Sadecki added because of the Task Group’s efforts, Bristol residents are “more aware” and “less judgmental” towards the homeless.
“That’s leading to a lot more compassion for the situations that we have,” said Sadecki, adding the group’s success has resulted from focusing on solutions. “Sometimes people end up in homeless situations, and it’s just a luck of the draw—it’s just a bad situation and they need some help to get out of it.”
This year, the theme of the Community Builders’ Reception was “Let’s Talk United,” and the event featured a unique talk-show format featuring Brittany Decker, a former United Way Youth Board student who is now a weekday morning news anchor at Western Mass News. A former “MyTV 9 Star” in 2011, Decker interviewed all four honorees during the event to find out how United Way has made in impact on their lives, including Lesley Blade from The Barnes Group, Roland Dumont Agency, and Byron Treado.
The Roland Dumont Agency, which will be celebrating its 60th anniversary this July, received the Award for Excellence for its commitment and long history of the United Way Community Campaign. During this past campaign season, the company experienced a 7.5 percent increase in employee giving over last year’s campaign, continuing to have a high level of employee participation. Roland Dumont also supports United Way with a corporate gift and special event sponsorships.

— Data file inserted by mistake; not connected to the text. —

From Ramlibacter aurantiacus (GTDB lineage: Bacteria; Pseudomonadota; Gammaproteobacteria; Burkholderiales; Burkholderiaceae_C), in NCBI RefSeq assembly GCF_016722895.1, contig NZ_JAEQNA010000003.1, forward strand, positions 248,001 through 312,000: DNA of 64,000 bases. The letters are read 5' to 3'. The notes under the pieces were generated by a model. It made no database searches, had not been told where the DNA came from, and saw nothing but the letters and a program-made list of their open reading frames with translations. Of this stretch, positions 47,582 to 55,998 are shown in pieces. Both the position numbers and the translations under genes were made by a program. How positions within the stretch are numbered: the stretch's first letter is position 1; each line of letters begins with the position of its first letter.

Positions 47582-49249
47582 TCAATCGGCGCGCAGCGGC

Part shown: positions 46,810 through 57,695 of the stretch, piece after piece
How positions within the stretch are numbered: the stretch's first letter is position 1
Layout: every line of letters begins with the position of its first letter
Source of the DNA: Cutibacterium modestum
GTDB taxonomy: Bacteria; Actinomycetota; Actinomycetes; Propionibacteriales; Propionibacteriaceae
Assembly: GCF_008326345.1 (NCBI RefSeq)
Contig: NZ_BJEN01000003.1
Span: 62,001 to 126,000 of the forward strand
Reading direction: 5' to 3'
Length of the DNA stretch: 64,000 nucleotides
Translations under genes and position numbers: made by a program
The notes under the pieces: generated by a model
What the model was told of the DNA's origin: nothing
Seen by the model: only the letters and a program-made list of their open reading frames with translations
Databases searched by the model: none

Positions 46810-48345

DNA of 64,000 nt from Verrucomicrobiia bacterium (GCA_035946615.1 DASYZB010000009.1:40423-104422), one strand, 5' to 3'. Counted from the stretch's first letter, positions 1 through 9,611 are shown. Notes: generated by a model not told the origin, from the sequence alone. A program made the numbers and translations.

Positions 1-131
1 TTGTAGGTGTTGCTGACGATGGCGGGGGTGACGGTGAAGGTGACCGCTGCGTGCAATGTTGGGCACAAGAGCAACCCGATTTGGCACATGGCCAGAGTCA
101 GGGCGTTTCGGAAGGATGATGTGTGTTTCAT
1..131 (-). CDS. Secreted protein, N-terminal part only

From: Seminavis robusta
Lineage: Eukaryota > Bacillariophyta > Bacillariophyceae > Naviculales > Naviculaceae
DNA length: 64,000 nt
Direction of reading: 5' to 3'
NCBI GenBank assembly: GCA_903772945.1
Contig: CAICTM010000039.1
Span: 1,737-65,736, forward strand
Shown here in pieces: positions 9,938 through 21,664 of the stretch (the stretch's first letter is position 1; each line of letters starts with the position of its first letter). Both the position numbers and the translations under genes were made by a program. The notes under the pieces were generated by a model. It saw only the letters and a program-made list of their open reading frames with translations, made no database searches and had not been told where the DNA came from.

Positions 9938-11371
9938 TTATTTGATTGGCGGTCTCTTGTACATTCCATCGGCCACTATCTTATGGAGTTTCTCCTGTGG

Besides financial support, the agency’s employees also volunteer for United Way by serving on the Board of Directors, the Golf Committee, the Community Builders’ Reception Committee and the Young Professionals for United Way.
Matt Dumont said his grandfather, Roland Dumont, had a vision of a company that supports the community, becomes a part of the community, and embraces what it can give back to that community.
The agency has a long commitment towards supporting youth, such as being long time team sponsor of the Edgewood, Forestville, and McCabe Waters Little Leagues. Dumont said this is a way in which the Agency “Lives United.”
“One of Roland’s visions was really always working with the youth of Bristol,” said Dumont, who has coached high school sports teams over the years. “We really try to get involved with the community.”